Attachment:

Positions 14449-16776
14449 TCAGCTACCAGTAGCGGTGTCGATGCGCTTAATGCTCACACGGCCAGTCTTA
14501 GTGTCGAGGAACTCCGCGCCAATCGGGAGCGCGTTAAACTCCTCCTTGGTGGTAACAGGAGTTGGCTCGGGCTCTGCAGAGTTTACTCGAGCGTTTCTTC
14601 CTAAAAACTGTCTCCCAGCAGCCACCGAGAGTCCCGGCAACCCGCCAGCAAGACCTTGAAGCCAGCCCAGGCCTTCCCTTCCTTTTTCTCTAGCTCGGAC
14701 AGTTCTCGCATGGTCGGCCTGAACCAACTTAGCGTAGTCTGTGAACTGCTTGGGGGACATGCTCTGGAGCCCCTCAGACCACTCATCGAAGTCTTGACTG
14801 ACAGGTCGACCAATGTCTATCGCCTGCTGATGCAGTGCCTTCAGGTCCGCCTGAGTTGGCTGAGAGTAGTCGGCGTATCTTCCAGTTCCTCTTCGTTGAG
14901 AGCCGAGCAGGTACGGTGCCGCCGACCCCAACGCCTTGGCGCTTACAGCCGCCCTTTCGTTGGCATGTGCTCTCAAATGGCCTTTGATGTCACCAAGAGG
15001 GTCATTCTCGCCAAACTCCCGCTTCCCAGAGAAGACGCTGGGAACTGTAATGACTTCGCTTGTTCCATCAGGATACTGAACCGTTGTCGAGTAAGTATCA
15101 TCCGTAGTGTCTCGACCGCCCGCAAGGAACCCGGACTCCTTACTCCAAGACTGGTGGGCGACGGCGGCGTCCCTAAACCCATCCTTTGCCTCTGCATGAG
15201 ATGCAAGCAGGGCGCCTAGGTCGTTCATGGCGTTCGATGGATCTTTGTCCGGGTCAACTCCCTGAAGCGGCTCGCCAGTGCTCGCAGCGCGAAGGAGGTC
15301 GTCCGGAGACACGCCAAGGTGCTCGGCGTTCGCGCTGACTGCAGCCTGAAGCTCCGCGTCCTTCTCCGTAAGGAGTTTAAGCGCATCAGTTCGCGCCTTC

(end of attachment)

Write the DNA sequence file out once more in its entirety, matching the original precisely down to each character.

Positions 14449-16776
14449 TCAGCTACCAGTAGCGGTGTCGATGCGCTTAATGCTCACACGGCCAGTCTTA
14501 GTGTCGAGGAACTCCGCGCCAATCGGGAGCGCGTTAAACTCCTCCTTGGTGGTAACAGGAGTTGGCTCGGGCTCTGCAGAGTTTACTCGAGCGTTTCTTC
14601 CTAAAAACTGTCTCCCAGCAGCCACCGAGAGTCCCGGCAACCCGCCAGCAAGACCTTGAAGCCAGCCCAGGCCTTCCCTTCCTTTTTCTCTAGCTCGGAC
14701 AGTTCTCGCATGGTCGGCCTGAACCAACTTAGCGTAGTCTGTGAACTGCTTGGGGGACATGCTCTGGAGCCCCTCAGACCACTCATCGAAGTCTTGACTG
14801 ACAGGTCGACCAATGTCTATCGCCTGCTGATGCAGTGCCTTCAGGTCCGCCTGAGTTGGCTGAGAGTAGTCGGCGTATCTTCCAGTTCCTCTTCGTTGAG
14901 AGCCGAGCAGGTACGGTGCCGCCGACCCCAACGCCTTGGCGCTTACAGCCGCCCTTTCGTTGGCATGTGCTCTCAAATGGCCTTTGATGTCACCAAGAGG
15001 GTCATTCTCGCCAAACTCCCGCTTCCCAGAGAAGACGCTGGGAACTGTAATGACTTCGCTTGTTCCATCAGGATACTGAACCGTTGTCGAGTAAGTATCA
15101 TCCGTAGTGTCTCGACCGCCCGCAAGGAACCCGGACTCCTTACTCCAAGACTGGTGGGCGACGGCGGCGTCCCTAAACCCATCCTTTGCCTCTGCATGAG
15201 ATGCAAGCAGGGCGCCTAGGTCGTTCATGGCGTTCGATGGATCTTTGTCCGGGTCAACTCCCTGAAGCGGCTCGCCAGTGCTCGCAGCGCGAAGGAGGTC
15301 GTCCGGAGACACGCCAAGGTGCTCGGCGTTCGCGCTGACTGCAGCCTGAAGCTCCGCGTCCTTCTCCGTAAGGAGTTTAAGCGCATCAGTTCGCGCCTTC